MPs sound access to justice alarm over court reform


Neill: The ministry must halt planned deep staff cuts

Enhancing access to justice appears to be ancillary to the court modernisation programme rather than its central goal, MPs warned yesterday.

The cross-party justice select committee said the £1bn programme being run by HM Courts and Tribunals Services (HMCTS) and the senior judiciary “risks excluding the most vulnerable in our society from access to justice”.

It was proceeding on the “mistaken assumption” that people with limited legal capability would be able to navigate their way through conventional and digital court processes without the benefit of legal advice.

In a report following its latest inquiry into the reforms, the committee recognised that modernisation was “long overdue” but said that, had access to justice been their primary focus, “we do not think we would have received such a volume of evidence criticising the approach of the HMCTS”.

The evidence highlighted the experiences of those who lacked digital or legal capability or were too poor to afford access to the internet, and the needs of those who were disabled, elderly or caring for young children, making it hard to manage a multiple-bus journey to a courtroom over two hours away.

“HMCTS’s enthusiasm for video links and video hearings is in sharp contrast to the views of people with first-hand experience of using this barely researched technology, who pointed to the communication barriers that it can create.

“A shortage of front-line staff in many courts has sometimes compromised access to justice.”

The committee made 28 recommendations, including that HMCTS confirm that cost savings and efficiencies take second place to access to justice in the vision that underpins the reform programme.

The MPs said they could not “ignore the government’s failure to provide enough publicly funded legal advice and representation to support court users who, for whatever reason, struggle to navigate the justice system without support”.

They continued: “The success of many aspects of the reform programme depends on this being addressed as soon as possible. We urge the Ministry of Justice to ensure comprehensive delivery of its legal support action plan within the time frames stated in the action plan document.”

The plan was promised in February following the ministry’s post-LASPO review, but the committee found that “progress in implementing that plan appears to have been very slow”.

Among the other recommendations were:

  • Defendants should only be able to enter pleas online in criminal cases where they have obtained legal advice and that the legal aid rules be changed to allow access to advice in all such cases;
  • There should be a Freephone service for members of the public to contact HMCTS;
  • By April 2021, the network of assisted digital online centres be extended to deliver comprehensive national coverage, providing walk-in access, and where possible be co-located with advice agencies to facilitate referral for legal advice and support;
  • The government should commit to piloting public legal education within its action plan for legal support, with a view to rolling out a national programme by 2022;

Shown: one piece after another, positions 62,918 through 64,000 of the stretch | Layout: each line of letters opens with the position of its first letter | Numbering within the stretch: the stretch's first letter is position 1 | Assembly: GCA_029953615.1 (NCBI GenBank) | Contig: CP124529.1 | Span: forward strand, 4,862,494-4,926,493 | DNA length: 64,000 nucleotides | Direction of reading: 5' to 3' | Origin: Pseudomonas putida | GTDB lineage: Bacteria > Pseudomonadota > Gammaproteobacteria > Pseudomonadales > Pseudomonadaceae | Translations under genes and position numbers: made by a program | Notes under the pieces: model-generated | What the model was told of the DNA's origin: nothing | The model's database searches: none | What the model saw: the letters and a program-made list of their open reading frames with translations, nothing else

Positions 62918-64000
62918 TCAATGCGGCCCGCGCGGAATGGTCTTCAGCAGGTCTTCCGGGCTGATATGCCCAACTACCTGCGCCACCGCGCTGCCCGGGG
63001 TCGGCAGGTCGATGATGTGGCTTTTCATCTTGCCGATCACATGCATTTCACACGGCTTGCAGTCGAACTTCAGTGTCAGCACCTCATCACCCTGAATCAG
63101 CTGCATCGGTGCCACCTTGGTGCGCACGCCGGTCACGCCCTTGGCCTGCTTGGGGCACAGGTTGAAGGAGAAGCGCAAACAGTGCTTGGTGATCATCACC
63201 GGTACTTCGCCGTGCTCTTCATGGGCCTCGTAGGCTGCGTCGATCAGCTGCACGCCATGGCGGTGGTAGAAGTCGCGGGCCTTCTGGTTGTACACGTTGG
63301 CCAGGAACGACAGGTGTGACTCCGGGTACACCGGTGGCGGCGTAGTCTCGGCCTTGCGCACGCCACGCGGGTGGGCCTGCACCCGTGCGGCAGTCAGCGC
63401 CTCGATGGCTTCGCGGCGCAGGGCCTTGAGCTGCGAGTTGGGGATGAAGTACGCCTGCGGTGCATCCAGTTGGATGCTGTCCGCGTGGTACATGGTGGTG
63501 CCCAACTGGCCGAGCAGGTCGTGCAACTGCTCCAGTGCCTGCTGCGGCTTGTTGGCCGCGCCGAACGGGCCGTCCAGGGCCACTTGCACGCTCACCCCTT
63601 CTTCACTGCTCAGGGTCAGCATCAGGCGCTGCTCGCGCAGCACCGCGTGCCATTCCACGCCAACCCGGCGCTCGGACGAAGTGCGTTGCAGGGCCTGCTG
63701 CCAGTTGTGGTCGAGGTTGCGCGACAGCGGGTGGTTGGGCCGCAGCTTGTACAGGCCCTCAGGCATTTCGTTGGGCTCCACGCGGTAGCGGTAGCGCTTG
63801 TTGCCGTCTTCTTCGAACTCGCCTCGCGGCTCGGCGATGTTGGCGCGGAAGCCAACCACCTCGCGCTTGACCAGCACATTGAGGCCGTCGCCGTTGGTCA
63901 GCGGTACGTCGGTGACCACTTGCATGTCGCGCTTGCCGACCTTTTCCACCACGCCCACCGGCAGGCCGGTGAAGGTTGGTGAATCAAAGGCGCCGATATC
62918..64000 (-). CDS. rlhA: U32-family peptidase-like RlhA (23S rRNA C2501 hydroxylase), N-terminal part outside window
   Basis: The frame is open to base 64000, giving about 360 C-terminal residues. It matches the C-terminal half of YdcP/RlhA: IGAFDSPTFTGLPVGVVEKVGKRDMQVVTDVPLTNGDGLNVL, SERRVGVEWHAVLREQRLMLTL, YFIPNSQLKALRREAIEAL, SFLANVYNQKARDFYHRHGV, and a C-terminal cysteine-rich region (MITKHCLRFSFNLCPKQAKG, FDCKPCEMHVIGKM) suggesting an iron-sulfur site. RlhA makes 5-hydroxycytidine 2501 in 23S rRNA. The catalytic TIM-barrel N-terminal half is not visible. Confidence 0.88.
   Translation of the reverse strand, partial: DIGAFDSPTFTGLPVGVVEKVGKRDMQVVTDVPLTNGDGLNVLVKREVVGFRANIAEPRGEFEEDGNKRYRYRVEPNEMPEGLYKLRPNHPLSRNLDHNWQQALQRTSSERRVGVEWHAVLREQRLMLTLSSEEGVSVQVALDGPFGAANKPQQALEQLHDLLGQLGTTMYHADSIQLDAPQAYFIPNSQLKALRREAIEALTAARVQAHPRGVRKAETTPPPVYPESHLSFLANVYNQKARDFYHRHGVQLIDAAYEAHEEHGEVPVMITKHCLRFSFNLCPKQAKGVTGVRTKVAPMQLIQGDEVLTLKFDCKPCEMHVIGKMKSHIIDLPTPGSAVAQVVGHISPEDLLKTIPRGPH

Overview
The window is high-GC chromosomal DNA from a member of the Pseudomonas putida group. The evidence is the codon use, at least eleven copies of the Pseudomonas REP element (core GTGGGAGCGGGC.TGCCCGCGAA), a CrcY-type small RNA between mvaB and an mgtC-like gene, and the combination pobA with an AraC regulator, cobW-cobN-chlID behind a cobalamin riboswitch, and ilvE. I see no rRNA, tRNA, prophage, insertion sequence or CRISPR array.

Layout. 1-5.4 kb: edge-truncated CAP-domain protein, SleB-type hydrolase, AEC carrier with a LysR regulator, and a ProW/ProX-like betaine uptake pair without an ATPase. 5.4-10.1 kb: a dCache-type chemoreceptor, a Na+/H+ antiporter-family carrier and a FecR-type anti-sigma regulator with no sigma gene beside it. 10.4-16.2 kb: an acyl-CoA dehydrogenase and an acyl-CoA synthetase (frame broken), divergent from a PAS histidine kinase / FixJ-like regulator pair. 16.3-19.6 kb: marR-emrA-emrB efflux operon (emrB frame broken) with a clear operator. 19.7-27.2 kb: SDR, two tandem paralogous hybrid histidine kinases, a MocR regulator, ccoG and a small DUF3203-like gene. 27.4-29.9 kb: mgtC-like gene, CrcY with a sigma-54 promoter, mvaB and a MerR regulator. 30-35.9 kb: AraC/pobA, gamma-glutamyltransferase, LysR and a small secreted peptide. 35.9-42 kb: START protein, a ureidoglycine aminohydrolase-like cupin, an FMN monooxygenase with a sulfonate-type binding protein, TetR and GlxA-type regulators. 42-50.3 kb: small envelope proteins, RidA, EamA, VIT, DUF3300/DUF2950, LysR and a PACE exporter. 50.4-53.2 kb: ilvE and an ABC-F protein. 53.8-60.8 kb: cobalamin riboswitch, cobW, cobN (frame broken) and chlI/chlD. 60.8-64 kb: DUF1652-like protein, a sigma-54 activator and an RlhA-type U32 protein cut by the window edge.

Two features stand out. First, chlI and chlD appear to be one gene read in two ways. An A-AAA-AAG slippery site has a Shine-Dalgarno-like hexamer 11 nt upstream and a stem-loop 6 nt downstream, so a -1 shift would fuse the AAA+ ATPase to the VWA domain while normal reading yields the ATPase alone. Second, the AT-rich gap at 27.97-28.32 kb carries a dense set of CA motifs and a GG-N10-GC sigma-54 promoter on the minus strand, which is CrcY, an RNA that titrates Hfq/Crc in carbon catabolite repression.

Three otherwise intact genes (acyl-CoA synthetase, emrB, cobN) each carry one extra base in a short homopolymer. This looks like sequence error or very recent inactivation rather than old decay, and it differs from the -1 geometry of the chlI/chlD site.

• HMCTS should not introduce fully video remand hearings before robust piloting and evaluation, alongside sufficient investment in video equipment and reliable WiFi;
  • While video links and fully video hearings have value for administrative hearings in civil, family and tribunal cases involving legal professionals, all litigants in such cases have the right to decline to give evidence by video;
  • There should be an immediate moratorium on further court closures pending robust independent analysis of the effect of closures already implemented;
  • HMCTS should accelerate its programme of building repairs;
  • HMCTS should adopt a revised travel benchmark so that the overwhelming majority of users should be able to reach their nearest court or tribunal hearing centre within 1.5 hours by public transport. No user should be expected to leave home earlier than 8am or return home later than 6pm and, where necessary, courts and tribunals should be willing to adapt their sitting times to accommodate this;
  • HMCTS should not proceed with planned and much deeper staffing cuts unless it is confident of being able to provide an acceptable level of service to court users;
  • The senior judiciary should convene a working group to consider how to protect and enhance media access to proceedings; and
  • The Lord Chancellor should take clearer ownership of the programme and assumes the lead in communicating its vision.

Committee chair and Conservative MP Bob Neill said: “We understand that courts and tribunals are strained to breaking, with systems that ever more people are having to try to navigate for themselves. Court staff and the judiciary are trying hard to improve services in the face of underfunding and cuts.

“But we are concerned that a vulnerable person… could be left trying to negotiate enough time at a library to file papers or tune in to an evidence hearing where they are trying to get justice.

“In the kinds of cases heard in many courts, both victim and perpetrator may have recognised vulnerabilities and find it difficult to understand or participate in the process or exercise their right to be heard.

“The ministry must halt planned deep staff cuts in court buildings until it is confident it can provide a proper alternative service, and end further court closures until the past effect of closing courts on the people who use them has been properly assessed.”

Mr Neill urged the government to “pause for breath” to make sure that everyone who needed the court system could get to court and access justice “where and when they need to”.




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